Apple has taken the wraps of the next version of its Mac OS X operating system. But it was a busy day for the company, in addition to previewing Mac OS X 10.7—which Apple calls "Lion"—the company also released an updated version of iLife, rolled out a desktop version of its FaceTime video-conferencing application, and revamped its MacBook Air lineup.
Speaking at the launch, Apple CEO Steve Jobs called Mac OS X Lion the "entrée" of the press event, though the company didn't offer extensive information about its next major OS X update. Lion is expected to arrive in summer 2011.
There have been plenty of rumours about the new operating system, now it was time for the reality. The central focus of the Mac OS X update will be to bring many features of the mobile iOS operating system to the desktop, including the ability to use full-screen applications and a Launchpad for launching all of the applications on your Mac. A Mission Control feature will expand on Exposé, giving users a view of open full-screen applications, the Dock, and the desktop.
Mac OS X Lion will also introduce a Mac App Store similar to the mobile App Store for iPhones, iPads, and iPod touches. Users will be able to download Mac applications from the store, though Jobs stressed that developers would still be able to sell their offerings as they do now. A Mac App Store will open in 90 days for use with Mac OS X 10.6.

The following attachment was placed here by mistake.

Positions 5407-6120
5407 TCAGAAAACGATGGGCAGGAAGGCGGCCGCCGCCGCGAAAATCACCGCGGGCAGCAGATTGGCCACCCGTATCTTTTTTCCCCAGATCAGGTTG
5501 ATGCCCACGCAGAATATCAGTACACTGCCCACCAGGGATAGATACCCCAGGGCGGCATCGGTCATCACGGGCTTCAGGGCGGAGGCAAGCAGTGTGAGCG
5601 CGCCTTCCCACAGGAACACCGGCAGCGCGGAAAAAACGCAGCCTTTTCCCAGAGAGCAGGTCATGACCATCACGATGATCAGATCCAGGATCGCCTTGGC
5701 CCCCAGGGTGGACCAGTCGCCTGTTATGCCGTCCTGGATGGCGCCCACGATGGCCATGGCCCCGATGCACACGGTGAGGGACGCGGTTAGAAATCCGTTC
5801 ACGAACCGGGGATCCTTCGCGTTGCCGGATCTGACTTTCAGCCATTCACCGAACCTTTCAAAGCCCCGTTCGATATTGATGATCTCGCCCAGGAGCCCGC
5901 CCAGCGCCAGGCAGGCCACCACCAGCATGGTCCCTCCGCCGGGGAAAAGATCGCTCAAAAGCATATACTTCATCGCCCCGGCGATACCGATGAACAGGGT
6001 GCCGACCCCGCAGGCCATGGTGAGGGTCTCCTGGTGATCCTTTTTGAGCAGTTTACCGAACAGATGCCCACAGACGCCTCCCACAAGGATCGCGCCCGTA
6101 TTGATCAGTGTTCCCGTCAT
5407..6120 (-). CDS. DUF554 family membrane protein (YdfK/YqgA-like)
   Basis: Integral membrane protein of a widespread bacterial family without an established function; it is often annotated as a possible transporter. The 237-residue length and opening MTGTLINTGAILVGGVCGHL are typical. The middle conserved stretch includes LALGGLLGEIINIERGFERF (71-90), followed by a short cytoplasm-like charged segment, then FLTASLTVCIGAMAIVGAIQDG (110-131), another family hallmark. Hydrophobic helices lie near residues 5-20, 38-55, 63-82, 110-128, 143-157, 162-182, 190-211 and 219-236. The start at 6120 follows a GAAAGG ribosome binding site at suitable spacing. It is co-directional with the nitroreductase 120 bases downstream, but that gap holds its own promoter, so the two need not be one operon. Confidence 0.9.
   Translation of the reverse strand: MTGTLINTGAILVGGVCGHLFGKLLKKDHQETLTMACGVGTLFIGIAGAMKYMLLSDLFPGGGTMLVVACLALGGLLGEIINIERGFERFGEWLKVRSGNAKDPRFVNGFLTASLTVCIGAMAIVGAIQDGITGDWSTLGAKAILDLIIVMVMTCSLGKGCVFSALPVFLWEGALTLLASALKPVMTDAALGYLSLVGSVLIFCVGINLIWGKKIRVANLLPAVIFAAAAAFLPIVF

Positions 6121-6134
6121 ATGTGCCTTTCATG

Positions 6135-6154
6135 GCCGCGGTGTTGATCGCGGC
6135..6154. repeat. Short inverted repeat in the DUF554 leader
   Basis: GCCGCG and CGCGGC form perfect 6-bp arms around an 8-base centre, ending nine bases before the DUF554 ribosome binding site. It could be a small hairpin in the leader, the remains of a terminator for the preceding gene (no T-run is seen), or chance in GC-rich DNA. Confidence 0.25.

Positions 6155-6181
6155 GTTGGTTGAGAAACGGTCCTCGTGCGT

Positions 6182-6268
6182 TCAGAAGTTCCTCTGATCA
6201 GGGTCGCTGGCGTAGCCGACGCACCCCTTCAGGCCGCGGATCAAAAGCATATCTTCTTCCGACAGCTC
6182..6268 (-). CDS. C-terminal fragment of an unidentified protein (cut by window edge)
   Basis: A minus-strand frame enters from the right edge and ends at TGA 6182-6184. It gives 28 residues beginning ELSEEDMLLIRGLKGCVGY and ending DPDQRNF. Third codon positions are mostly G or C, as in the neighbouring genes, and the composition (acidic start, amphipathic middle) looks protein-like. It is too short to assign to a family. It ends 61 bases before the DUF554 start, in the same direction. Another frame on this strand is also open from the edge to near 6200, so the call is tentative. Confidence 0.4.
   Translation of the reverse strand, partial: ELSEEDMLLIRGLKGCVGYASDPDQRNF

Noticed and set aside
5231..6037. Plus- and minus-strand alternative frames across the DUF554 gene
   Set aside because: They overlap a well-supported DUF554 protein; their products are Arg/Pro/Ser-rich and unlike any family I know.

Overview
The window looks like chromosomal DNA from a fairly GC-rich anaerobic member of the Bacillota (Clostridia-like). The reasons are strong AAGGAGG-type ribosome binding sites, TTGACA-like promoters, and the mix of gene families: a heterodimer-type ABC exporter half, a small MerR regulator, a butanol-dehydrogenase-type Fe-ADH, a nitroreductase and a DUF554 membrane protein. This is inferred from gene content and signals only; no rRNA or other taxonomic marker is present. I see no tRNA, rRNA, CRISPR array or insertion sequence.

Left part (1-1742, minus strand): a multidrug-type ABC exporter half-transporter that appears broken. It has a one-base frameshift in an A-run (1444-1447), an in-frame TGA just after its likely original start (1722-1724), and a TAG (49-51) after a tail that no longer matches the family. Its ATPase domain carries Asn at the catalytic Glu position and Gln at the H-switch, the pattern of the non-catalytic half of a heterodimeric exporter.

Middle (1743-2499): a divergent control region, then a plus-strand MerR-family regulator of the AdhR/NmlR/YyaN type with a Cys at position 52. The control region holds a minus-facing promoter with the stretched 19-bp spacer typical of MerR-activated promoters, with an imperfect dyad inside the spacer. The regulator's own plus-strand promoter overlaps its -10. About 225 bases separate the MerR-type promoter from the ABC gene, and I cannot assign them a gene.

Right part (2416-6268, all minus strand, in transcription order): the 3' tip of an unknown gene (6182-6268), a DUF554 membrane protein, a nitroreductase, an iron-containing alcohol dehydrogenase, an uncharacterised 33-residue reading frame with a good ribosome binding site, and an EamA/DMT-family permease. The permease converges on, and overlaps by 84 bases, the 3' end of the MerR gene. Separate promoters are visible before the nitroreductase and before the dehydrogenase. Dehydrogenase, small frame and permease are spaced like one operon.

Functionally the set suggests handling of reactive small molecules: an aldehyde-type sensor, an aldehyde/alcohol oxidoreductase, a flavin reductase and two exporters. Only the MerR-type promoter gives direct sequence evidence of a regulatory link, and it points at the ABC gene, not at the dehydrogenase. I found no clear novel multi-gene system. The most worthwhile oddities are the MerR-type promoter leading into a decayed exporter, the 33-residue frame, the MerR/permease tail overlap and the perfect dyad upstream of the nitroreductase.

There will also be a revamp to the MacBook Air lineup. Apple's newest laptops are a cross between the old ultra-thin Air model and the company's iPad tablet. The MacBook Air comes in two sizes—a 13.3 inch configuration as well as an entirely new 11.6-inch offering. Neither laptop has a hard drive, relying instead on flash storage.
The new 13.3-inch model, with a 1.86GHz Core 2 Duo processor, will cost $1299 for a model with 128GB of flash storage and $1599 for one with 256GB. The 11.6-inch model, which has a 1.4GHz processor, will cost $999 for a 64GB model and $1199 for 128GB.
Apple also unveiled the latest version of iLife, with iMovie stealing the show. Apple's entry-level video editor will feature improved audio editing capabilities as well as "one step effects," which provide instantly rendered visual compositions. Other highlights in iMovie '11 include easy-to-build templates, original scores, and a face-detection capability called People Finder.
Apple also spent time going over the new features in the iPhoto and GarageBand updates for iLife '11. iPhoto will feature an iOS-like full-screen mode for editing and viewing photos and social sharing enhancements, among other changes. Highlights to GarageBand include new recording and instrument tools.
iLife '11 costs $49. It will come preinstalled on all new Macs.
Apple also rolled out a desktop version of its FaceTime video-conferencing tool—the same one already available to the iPhone 4 and iPod touch. Currently available as a beta, FaceTime on the Mac will let you place video calls to other Macs and Apple mobile devices.